Thursday, January 05, 2006
Shin onii mindh (happy new year, viewers)-
As the mercury plumbs deep new lows, and the lining of one's clothes turns from synthetics to animal fur, winter in Mongolia appears to be among us. On the 21st of December, Mongolians celebrate the beginning of '9 times 9'- the first 33 days represent the start of winter, the next 33 the coldest days, and the final 33 the beginning of the end of winter. While the maths may not add up, and it wasn't exactly above zero before the 21st neither, it is indicative of the fact that outside it's getting a bit froze. It's early 33 days, but thus far it has been within the realm of expectations: don't go outside in shorts expecting warmth and you won't get it- easy! We tip our dogskin boots in sympathy towards our peeps in Minnesota, who suffer the same thing but with less opportunities to eat belly warming meaties than we Mongolian residents have. Nick, fear not: we're saving you a slice of marmot.
Our story this week takes place in the late weeks of autumn, in the soum of Ikh Choloochiheruul, where I had gone with my trusty colleague in a less than trusty rented Russian jeep to inspect the gardening progress of the good people of the soum. This particular spot is two hours flight and five hours drive from Ulaanbaatar, a mere trifle by the standards of the day. By the way, a soum is a Mongolian administrative division roughly equivalent to a county. Each of the 300 soum centres in the country has a post office, a school, a telephone, a bank, a 'hospital', a police station, and a petrol station. Electricity, water, and internet are optional extras.
There can be fewer more futile tasks than assessing a garden plot AFTER the harvest has already been completed- unkind people might suggest it is in fact no different than scrabbling around in a dirt patch, but we food security coordinators are a sharp eyed bunch, and can see things in a pile of dust that the untrained eye would miss. Our mission was compounded somewhat by the fact for this visit we had decided to use the Improvisational Rapid Assessment tool, an old fallback of the humanitarian/development playlist. Basically, you forget to tell anybody you're coming. My colleague Hovdogh had taken care of that step for us, and our local contact had done her bit by shooting off to the capital for a week or two to visit her ailing pop. What, then, to do?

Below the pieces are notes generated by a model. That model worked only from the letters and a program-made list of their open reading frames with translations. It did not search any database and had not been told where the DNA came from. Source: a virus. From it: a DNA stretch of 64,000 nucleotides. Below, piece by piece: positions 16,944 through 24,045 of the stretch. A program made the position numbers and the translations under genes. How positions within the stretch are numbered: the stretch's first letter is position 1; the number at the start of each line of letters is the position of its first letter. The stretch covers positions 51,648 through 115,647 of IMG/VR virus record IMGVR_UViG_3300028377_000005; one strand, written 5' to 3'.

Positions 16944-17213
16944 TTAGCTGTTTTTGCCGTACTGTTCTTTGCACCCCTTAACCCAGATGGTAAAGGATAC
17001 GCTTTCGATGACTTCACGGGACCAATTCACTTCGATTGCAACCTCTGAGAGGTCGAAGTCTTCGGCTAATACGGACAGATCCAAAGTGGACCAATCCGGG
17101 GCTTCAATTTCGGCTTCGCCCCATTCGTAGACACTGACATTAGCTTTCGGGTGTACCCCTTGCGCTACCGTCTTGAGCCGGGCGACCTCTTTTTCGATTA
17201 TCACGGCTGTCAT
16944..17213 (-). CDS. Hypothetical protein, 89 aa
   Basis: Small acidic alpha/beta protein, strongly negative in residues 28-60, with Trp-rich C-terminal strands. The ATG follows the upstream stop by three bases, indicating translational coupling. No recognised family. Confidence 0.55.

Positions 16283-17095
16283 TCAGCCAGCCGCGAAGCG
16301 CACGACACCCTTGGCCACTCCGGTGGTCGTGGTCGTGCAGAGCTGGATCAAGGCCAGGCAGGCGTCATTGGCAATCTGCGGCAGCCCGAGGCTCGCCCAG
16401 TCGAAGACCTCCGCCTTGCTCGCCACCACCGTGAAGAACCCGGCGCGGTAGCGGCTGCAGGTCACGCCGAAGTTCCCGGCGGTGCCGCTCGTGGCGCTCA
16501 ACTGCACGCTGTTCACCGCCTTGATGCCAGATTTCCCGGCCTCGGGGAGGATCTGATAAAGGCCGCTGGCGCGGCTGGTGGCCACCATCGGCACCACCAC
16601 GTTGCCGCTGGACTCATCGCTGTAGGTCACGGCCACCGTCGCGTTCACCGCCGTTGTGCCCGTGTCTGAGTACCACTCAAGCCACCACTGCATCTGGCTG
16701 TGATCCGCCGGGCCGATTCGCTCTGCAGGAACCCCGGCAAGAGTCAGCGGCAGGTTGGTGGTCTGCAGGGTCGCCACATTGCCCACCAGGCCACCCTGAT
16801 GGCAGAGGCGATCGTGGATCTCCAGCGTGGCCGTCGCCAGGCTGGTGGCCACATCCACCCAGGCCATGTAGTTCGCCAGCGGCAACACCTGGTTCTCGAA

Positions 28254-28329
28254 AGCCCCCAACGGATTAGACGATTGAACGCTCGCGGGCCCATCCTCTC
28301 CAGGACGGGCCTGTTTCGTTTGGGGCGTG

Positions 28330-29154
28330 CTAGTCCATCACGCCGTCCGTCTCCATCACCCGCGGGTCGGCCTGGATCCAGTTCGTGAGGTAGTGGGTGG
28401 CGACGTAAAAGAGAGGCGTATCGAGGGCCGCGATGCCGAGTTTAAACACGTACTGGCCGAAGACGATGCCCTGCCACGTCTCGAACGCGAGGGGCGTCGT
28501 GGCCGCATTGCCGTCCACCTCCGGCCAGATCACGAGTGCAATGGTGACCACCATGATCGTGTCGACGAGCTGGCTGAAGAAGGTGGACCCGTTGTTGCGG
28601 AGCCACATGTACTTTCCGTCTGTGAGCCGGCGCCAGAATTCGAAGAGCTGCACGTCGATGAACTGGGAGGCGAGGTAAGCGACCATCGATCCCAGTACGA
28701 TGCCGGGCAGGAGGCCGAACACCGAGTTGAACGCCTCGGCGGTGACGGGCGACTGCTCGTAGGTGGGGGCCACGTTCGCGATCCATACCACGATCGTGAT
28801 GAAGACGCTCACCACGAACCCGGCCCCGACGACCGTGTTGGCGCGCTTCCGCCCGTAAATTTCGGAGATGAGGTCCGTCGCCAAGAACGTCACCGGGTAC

Into this breach stepped the local soum governor, the estimable Tsartsagaan. A lady in the prime of her life, she strode unannounced into our hotel room shortly after sun up. Mongolians, on the whole, don't share western mores about privacy. People in round houses know no corners, or something. Anyway, Tsartsagaan had decided that she herself would escort us to the garden plot, and we could leave forthwith. A woman in a position of administrative power wearing a camel hair twinset and a full head of makeup before nine in the morning is not to be questioned, viewers. Saddle up and ride out.
Driving the fifty kilometres to the project site, the less than trusty driver of our less than trusty jeep whacked in a cassette of the Greatest Mongolian Driving Hits..Ever! His vehicle fully conformed to the basic rules of having a crap car: the more crap the car, the more booming your system must be. So despite this being a car that would later have its front axle mount rupture from the chassis while we were driving, the graphic equalizer and woofer system was presently giving us an immersive aural experience, steppe style. This was then taken to the next level. Due to some mysterious cultural shared consciousness, every Mongolian knows the words to every Mongolian song ever written ever. And every Mongolian must sing, sing, sing. In fact, it is especially important to sing when driving in a car, Tsartsagaan informed me. My pathetic lack of knowledge of Mongolian repertoire was not an excuse, it was a disgrace.